We are fortunate at the Food Farm to have enough space and appropriate equipment to grow our own mulch. Other farms have to buy in straw. Janaki cuts fields of tall rye cover crop and then the crew tucks in the tomatoes using sleds and pitchforks. It’s like sledding, but all uphill and a lot more itchy! The mulch will suppress the weeds and keep in soil moisture so our tomatoes grow big and strong.

Golden hour on the farm.

For the farm crew,

Starr

Summer CSA Week 6

It’s time to harvest pea-pods again – one of my favorite times of the year! There is just a small bag today, but there should be more by next week. Pea season seems to go by quickly, so I try to soak it up. By soak it up I mean I let myself eat a few while picking. There aren’t many other things we harvest that are conducive to eating as we go. At least, I keep myself from taking big bites out of the cucumbers and red peppers and things like that. You’re welcome.

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Eating while working is one of my favorite ways to eat. When harvesting head lettuce, I love grabbing a few lower leaves that have fallen off and doing a taste test. Some cilantro, sweet peppers, tomatoes, a broccoli bit here and there: it all adds up to a salad or so on the go. It is nice to be able to eat the freshest food – one of the perks of working at the farm!

Another perk is the conversations that happen, especially on CSA harvest days with extra people helping. Picking the peas is a prime spot for talking – as long as people speak up and keep up. I love walking up to a field of peas with people already harvesting and hearing bits of conversations going on. Because peas are rather putsy to harvest, it’s an all hands on deck sort of event that happens twice a week for 3 or 4 weeks. Maybe this is the year we’ll solve the world’s problems while harvesting and talking. We’ll probably just talk about that guy who was in that movie a while ago, or what we didn’t get done over the weekend.

As you pick up, put away, and prepare your share this week, I hope you enjoy all the steps: whether you find yourself eating a cucumber like an apple, or working through an involved recipe you can’t pronounce the name of – hopefully the end result is joy. Perhaps some good conversations will happen in your world over the food this week too. Food and conversation sit well together. And, if there’s no one there but you, maybe the peas will pass on what they heard in the field this week.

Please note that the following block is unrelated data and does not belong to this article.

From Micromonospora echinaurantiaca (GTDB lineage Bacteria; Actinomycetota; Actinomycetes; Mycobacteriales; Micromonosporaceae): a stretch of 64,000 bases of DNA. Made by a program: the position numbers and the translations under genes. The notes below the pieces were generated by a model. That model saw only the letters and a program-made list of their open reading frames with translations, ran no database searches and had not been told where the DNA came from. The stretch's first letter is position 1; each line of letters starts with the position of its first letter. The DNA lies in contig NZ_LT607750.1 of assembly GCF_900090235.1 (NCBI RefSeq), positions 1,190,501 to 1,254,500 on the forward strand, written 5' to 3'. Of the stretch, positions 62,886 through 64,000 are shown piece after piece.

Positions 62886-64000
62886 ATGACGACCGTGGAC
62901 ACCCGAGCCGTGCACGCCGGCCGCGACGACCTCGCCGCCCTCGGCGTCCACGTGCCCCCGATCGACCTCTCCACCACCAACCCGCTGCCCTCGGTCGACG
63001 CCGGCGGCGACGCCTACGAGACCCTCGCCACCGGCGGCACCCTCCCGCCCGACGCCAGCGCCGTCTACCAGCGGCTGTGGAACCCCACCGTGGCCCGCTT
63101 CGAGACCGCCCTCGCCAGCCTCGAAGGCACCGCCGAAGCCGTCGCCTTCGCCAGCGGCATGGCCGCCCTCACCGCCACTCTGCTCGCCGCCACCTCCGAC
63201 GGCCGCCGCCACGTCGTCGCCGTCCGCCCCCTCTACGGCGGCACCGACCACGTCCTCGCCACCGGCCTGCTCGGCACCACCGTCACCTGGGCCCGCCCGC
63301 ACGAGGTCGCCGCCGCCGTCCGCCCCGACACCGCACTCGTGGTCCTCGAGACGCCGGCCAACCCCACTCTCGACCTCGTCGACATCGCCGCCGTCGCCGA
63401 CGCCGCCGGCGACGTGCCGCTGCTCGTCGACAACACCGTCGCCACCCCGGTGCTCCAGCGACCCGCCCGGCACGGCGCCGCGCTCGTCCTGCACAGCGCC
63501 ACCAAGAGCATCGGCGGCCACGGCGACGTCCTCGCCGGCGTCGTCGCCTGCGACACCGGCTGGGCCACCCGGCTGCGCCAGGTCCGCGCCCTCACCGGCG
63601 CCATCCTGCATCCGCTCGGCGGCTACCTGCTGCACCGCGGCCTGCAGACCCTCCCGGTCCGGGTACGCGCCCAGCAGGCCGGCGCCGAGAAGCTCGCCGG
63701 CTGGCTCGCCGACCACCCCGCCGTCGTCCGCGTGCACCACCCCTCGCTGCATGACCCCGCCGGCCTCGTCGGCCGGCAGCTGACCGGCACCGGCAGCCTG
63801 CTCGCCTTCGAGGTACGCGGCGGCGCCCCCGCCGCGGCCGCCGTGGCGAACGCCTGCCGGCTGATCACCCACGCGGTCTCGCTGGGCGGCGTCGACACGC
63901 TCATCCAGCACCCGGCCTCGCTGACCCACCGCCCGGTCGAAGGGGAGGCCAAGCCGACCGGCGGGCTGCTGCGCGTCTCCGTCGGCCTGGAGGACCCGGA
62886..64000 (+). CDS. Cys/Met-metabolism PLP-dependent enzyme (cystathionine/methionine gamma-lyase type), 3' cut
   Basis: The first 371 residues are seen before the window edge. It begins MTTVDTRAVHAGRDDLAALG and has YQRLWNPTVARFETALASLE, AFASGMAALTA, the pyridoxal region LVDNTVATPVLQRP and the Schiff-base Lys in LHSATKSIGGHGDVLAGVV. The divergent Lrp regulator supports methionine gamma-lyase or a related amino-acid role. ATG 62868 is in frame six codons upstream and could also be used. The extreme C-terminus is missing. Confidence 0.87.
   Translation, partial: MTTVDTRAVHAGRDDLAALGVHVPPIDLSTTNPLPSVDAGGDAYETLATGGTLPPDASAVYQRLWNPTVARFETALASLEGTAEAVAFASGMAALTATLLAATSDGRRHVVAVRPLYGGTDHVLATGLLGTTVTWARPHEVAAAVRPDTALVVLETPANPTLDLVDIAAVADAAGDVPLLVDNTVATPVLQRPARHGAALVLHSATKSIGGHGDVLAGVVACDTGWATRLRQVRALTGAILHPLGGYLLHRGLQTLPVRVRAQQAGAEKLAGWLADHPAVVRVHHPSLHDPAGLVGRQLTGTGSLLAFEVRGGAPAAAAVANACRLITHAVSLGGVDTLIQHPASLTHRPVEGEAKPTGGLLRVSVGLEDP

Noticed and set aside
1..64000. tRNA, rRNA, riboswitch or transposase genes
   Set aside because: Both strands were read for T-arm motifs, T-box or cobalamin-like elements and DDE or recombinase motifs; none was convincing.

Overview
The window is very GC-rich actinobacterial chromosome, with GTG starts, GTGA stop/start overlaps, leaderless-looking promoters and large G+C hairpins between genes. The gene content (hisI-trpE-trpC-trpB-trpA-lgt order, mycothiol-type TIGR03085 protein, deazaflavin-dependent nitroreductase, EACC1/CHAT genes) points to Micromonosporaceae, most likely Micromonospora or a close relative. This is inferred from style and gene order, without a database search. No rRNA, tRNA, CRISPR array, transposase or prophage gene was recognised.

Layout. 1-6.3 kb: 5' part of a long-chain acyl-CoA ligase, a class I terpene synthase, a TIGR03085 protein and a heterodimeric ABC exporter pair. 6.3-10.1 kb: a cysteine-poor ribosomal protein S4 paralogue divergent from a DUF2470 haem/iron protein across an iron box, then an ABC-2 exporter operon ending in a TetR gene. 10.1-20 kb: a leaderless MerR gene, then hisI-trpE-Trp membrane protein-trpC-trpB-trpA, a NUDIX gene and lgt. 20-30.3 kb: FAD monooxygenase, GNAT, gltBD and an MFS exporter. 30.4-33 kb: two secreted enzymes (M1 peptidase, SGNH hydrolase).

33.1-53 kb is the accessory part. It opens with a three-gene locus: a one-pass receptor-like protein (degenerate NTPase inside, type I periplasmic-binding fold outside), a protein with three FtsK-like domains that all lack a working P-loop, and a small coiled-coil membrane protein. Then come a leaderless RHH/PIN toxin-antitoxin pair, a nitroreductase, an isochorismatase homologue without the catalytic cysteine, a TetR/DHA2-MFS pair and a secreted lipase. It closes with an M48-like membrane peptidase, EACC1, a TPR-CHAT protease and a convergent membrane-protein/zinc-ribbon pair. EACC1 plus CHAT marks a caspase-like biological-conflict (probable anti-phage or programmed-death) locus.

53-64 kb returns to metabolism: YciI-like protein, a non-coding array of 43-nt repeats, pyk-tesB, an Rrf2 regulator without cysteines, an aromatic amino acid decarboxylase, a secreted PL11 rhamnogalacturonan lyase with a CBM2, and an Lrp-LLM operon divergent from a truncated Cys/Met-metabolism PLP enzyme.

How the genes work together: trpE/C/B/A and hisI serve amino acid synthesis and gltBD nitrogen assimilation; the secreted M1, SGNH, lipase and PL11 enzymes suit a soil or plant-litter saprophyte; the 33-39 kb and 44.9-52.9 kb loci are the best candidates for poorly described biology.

For the farm crew,
Karin


In your share this week:

Broccoli – Red Cabbage – Carrots – Cucumbers – Greens mix – Green Onions

Peas – Juliet Tomatoes


Tahini Sauce:

  • 3 tablespoons tahini
  • 2 tablespoons white miso paste
  • 1 tablespoon sesame oil
  • 2 tablespoons olive oil
  • 1/4 cup rice wine vinegar
  • 1 tablespoon honey
  • 1 teaspoon soy sauce
  • Fresh ground black pepper

Use this to top steamed or roasted broccoli over a grain of your choice! …You are also allowed to put it on other veggies.

Carrot-top Pesto

  • 1 cup lightly packed carrot leaves (stems removed)
  • 6 tablespoon extra-virgin olive oil
  • 1 large garlic clove
  • 1/4 teaspoon kosher or fine sea salt
  • 3 tablespoons pine nuts, toasted
  • 1/4 cup freshly grated Parmesan cheese

Toasting pine nuts, almonds, walnuts, pecans, hazelnuts, cashews and pumpkin seeds brings out their flavor. Spread the nuts or seeds in a single layer on a rimmed baking sheet, place in a preheated 350-degree oven and toast until fragrant and lightly browned, 5 to 10 minutes, depending on the nut or seed. Alternatively, nuts and seeds can be browned in a microwave. Spread in a single layer on a microwave-safe plate and microwave on high power, stopping to stir once or twice, until fragrant and lightly browned, 5 to 8 minutes. Watch them closely so they don’t burn.

In a food processor, combine the carrot leaves, oil, garlic, and salt and process until finely minced. Add the pine nuts and pulse until finely chopped. Add the Parmesan and pulse just until combined. Taste and adjust the seasoning. Use immediately or cover and refrigerate for up to 2 days.